Sue Natali, a permafrost expert at the Massachusetts-based Woods Hole Research Center who was not involved in the study, said in a statement: “The results of this study are concerning because what we’re learning is that not only is permafrost a massive storage for carbon that will feedback on global climate, but permafrost also stores a globally significant pool of mercury, which is at risk of being released into the environment when permafrost thaws.”
Source: Washington Post
Considering the wide expanse of wetlands in the Arctic, where mercury enters the food supply and puts humans and animals at risk, this is a real concern.
Humans Are to Blame
Unfortunately, many politicians and industrial leaders want you to believe that climate change occurs naturally and isn’t affected by human interference. They’re wrong. It’s a scientific consensus that humans have caused the greenhouse gas emissions that are warming the oceans and the environment.
Ninety-seven percent of scientists agree that humans are the cause. This is the equivalent of the number of scientists who agree that smoking causes cancer. Seventy percent of Americans agree with the scientists, and only 12 percent are in firm disagreement.
Despite the fact that the vast majority of Americans are concerned about climate change, most of the people in power are not. Recent policies are all about putting a stop to any preventative actions. Many want to send us back to the pre-environmental regulation days of the 20th century when coal fires polluted our atmosphere, and auto manufacturers had no concern for auto emission safety.
How to Avoid Mercury
Even now, young children, pregnant women, women who are nursing, and women who may become pregnant are advised to stay away from fish and shellfish. The fish with the highest levels of mercury are shark, swordfish, king mackerel, and tilefish. The higher up on the food chain, the higher the levels of mercury.
Light tuna (the cheapest canned kind) is relatively low in mercury, but albacore (white) tuna, is much higher. Fortunately, shrimp, salmon, sardines, anchovies, pollock, and catfish are currently relatively low in mercury.
If you don’t know the mercury level in fish, avoid eating more than six ounces a week. If you believe you may have mercury poisoning, avoid fish altogether.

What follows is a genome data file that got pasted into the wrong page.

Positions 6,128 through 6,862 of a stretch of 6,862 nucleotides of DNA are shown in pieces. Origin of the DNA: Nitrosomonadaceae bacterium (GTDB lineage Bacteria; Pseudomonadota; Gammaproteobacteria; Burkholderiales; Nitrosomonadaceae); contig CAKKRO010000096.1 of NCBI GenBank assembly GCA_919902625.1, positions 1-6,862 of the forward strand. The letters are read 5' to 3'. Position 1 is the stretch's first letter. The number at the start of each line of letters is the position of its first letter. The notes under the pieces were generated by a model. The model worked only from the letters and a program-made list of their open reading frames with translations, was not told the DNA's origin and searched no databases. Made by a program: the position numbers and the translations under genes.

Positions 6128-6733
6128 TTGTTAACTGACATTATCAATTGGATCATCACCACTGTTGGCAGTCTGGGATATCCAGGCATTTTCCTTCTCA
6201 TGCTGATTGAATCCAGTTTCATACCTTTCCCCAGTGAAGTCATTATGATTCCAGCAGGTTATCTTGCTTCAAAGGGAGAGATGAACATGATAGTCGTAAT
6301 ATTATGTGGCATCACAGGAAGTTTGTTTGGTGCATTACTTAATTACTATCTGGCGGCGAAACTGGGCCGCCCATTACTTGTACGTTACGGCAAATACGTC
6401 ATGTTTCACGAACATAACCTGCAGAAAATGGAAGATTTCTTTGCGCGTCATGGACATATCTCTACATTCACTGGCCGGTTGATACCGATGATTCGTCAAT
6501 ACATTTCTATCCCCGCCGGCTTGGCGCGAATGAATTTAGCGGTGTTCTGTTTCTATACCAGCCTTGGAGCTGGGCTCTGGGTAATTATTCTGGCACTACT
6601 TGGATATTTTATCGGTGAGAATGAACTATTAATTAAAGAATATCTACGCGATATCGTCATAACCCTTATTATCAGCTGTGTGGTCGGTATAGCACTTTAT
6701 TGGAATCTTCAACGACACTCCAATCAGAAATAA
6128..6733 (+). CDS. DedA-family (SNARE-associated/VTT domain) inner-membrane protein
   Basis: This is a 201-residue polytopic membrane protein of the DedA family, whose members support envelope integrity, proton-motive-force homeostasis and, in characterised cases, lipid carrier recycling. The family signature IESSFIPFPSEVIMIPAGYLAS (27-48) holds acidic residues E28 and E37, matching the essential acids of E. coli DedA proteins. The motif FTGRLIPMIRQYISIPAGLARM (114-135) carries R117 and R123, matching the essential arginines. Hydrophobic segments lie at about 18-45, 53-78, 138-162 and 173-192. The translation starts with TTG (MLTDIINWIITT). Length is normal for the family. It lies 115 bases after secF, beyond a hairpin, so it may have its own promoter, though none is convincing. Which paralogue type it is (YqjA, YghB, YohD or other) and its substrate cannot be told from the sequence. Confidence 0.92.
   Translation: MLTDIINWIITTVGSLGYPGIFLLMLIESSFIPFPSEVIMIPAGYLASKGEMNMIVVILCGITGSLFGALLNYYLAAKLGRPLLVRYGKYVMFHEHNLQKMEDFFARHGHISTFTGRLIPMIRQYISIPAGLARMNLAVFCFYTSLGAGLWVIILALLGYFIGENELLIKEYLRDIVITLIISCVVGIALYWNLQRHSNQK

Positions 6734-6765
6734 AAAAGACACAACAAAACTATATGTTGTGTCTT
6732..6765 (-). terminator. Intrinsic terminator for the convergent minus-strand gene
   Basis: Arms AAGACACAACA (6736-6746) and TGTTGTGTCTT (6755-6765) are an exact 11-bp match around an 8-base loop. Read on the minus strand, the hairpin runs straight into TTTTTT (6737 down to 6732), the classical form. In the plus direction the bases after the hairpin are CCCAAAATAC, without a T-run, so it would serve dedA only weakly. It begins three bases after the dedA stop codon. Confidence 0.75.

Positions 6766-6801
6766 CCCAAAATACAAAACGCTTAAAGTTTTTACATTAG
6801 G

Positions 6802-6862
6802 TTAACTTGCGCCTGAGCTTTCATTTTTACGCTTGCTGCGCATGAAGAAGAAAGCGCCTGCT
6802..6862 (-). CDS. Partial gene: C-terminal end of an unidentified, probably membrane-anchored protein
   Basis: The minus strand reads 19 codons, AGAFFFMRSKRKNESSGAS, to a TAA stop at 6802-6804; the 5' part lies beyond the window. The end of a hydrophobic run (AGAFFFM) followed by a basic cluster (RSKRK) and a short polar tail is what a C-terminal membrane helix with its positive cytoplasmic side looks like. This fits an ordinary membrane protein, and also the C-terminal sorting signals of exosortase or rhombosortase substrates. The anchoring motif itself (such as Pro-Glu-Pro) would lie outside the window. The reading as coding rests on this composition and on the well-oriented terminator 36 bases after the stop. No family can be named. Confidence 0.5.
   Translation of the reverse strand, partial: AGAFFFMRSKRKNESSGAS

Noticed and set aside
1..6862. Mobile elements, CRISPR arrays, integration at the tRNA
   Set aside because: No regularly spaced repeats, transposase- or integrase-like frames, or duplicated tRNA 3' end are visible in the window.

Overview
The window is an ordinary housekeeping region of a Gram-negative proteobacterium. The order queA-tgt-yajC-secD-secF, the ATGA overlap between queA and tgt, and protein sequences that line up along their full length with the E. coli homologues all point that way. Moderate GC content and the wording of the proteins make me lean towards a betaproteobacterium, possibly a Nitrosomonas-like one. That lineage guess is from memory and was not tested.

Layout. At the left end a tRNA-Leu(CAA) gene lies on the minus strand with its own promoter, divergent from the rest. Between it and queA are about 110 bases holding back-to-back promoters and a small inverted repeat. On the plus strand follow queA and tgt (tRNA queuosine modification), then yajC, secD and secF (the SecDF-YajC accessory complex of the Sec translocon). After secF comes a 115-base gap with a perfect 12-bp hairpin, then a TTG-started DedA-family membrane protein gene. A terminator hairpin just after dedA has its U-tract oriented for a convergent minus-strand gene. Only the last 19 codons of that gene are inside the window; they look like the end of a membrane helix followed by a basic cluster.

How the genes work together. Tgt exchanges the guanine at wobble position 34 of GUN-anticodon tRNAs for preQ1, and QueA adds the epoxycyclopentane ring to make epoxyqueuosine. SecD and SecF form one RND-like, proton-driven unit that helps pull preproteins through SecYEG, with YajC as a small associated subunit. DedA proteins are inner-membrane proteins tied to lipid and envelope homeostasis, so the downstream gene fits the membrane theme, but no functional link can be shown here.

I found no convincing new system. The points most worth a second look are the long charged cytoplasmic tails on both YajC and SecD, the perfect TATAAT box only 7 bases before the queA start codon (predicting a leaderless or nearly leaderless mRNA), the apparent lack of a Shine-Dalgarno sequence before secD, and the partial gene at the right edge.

But the good news is that after about two months, mercury leaves your body through urine, feces, and breast milk. But only after it circulates through the bloodstream.
Can We Turn this Around?
Some scientists say we’re past the tipping point, and that it’s too late to save the permafrost, but others disagree. You can help:
Some lifestyle changes you can make to reduce global climate change and its impact on fish and wildlife.
1. Reduce, Reuse, Recycle: Reduce garbage by choosing reusable products. If it is something not reusable, try to purchase pr2oducts with minimum packaging. Recycle paper, plastic, glass, newspaper, and aluminum.
2. Save gas and walk more: When you save a gallon of gas you can help keep 20 pounds of CO2 out of the atmosphere. You also get lots of benefits by walking to the office, school, or grocery store.
3. Plant a tree: Plants absorb CO2 and produce oxygen. Planting a tree can help balance the increases of CO2.
4. Eat green: How much of the food in your grocery store comes from across the world? Transportation is a major contributor of greenhouse gasses. And consume locally grown food to reduce transportation emissions.
5. Use less heat and air conditioning: Use less air conditioning and heat, or just keeping your house 2 degrees lower in winter or 2 degrees higher in summer can make a big difference.
6. Save electricity: Turn off the lights, television, PC, or any other electrical devices when not in use.
7. Use less hot water: Simple social fixes like setting your water heater at 120 degrees, using low flow shower heads, washing your clothes in cold water, or using the energy saving setting on your dishwasher can go a long way.
8. Inform others: Inform family, friends, and colleagues about how they can reduce their carbon footprint by following the tips above.
Further, you can even go beyond that if you choose. Only vote for politicians who believe in climate change and vow to help clean up the environment. Recent studies have shown that if politicians and the business world work together to solve the problem, we can even limit the rise in temperature and we can keep the permafrost from melting.
Featured Image: Public Domain, by Ken Hill, via The Agashashok watershed in Noatak National PreserveNational Park Service